The Moraga-Orinda Fire Protection District will pay nearly $100,000 to settle claims that it violated the state’s Fair Chance Act by wrongfully considering a person’s criminal history in rescinding a job offer, the California Civil Rights Department announced on Tuesday.
The settlement is one of the largest of its kind in state history, according to the Civil Rights Department.
The job candidate filed a complaint to the state department alleging that the Contra Costa-based fire district rescinded a job offer based on the applicant’s answers in a criminal history questionnaire. By then, the person had already left their previous fire gig. In doing so, the fire district failed to take into consideration “important mitigating factors,” including how long ago the crime had happened and whether the offenses related to the job that the person was seeking to fill, the department said.
‘Outrageous and inexcusable’: 3-month-old infant and two San Jose teenagers dead from fentanyl poisoning in one month
Bullet or gun allegedly hits police cruiser windshield during I-80 chase from Fairfield to Hercules
‘Our school is in crisis’: James Lick High School teachers call for action after violence on East San Jose campus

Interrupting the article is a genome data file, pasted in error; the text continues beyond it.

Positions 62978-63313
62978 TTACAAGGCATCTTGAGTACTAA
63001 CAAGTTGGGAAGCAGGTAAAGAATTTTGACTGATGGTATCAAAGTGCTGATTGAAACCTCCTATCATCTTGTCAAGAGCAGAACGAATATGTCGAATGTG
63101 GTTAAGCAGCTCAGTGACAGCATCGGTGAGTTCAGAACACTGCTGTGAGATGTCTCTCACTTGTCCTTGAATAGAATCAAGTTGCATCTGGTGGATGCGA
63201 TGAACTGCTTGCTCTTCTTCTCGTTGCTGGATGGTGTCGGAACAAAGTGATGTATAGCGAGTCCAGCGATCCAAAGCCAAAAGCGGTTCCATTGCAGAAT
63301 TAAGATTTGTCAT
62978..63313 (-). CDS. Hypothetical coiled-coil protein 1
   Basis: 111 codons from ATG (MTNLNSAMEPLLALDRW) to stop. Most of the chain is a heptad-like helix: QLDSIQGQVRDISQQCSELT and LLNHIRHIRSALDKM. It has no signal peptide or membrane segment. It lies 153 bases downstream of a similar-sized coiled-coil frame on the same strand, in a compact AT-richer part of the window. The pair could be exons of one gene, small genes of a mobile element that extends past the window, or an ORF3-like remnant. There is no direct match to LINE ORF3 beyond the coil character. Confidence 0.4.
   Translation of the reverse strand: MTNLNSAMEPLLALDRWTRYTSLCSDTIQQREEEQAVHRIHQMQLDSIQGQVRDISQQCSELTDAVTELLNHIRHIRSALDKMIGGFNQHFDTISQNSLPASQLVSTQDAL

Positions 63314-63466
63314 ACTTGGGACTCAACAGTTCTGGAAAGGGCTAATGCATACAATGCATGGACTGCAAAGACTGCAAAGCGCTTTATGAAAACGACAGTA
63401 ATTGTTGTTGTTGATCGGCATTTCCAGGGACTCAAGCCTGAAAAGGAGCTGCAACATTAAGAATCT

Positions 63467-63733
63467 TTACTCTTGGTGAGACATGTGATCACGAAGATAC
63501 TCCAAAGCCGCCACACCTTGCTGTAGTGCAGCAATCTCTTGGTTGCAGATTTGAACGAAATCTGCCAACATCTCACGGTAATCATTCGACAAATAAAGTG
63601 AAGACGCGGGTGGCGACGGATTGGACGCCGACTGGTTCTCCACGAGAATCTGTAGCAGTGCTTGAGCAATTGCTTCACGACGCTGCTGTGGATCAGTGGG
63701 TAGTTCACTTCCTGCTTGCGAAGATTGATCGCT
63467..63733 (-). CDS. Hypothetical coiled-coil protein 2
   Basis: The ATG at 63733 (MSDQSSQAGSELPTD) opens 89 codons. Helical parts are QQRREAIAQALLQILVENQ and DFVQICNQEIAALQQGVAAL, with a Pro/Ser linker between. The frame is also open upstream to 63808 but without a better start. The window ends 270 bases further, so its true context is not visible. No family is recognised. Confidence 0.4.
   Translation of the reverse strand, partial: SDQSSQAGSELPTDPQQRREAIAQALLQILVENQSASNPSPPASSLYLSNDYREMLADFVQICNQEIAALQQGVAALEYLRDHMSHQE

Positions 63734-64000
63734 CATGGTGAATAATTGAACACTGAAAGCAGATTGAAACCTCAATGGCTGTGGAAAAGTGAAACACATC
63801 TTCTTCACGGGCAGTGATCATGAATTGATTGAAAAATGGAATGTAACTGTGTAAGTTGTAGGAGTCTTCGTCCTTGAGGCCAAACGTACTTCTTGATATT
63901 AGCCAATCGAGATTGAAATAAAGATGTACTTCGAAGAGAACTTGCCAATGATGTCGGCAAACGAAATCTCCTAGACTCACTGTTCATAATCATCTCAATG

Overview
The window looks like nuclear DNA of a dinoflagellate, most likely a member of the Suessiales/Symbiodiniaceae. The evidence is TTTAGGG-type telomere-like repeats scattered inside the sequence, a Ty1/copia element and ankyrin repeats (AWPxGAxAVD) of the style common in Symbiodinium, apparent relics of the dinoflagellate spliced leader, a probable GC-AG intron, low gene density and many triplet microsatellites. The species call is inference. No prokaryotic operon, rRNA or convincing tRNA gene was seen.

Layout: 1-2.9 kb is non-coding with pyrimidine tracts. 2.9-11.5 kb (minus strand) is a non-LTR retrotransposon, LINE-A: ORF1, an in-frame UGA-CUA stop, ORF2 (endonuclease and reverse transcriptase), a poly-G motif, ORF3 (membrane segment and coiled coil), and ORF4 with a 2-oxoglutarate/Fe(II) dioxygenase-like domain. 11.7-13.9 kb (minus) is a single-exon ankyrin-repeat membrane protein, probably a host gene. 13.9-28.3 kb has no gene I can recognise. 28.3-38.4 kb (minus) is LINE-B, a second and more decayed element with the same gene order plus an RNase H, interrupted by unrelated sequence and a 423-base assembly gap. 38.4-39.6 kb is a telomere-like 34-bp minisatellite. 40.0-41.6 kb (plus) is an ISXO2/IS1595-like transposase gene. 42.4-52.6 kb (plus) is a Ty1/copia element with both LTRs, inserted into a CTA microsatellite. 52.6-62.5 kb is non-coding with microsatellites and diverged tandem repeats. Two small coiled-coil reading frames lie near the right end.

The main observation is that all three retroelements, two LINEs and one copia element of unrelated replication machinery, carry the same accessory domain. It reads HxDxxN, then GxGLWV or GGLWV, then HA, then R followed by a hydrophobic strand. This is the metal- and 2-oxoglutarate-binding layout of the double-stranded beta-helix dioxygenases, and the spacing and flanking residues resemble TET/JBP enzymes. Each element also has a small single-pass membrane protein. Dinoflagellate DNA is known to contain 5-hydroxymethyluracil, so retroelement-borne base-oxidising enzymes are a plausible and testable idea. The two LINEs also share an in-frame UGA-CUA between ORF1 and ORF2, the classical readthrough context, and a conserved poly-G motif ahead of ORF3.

2 more Cook’s Corner mass shooting victims ID’d as deeper picture of accused killer emerges
Police investigate ‘suspicious’ disappearance of Bay Area woman
State officials did not say what the prior criminal history was.
“Everyone deserves a fair chance to make a living for themselves and their families,” said the department’s director, Kevin Kish, in a statement announcing the settlement. “I applaud the individual who came forward to bring this case to our attention and the Moraga-Orinda Fire Protection District for coming to the table to make things right.”
In addition to paying $97,500 to the one-time candidate, the fire department agreed to conduct a review of its policies, train its supervisors and human resources employees on anti-discrimination practices and distribute information to employees throughout the agency on the state’s Fair Chance Act.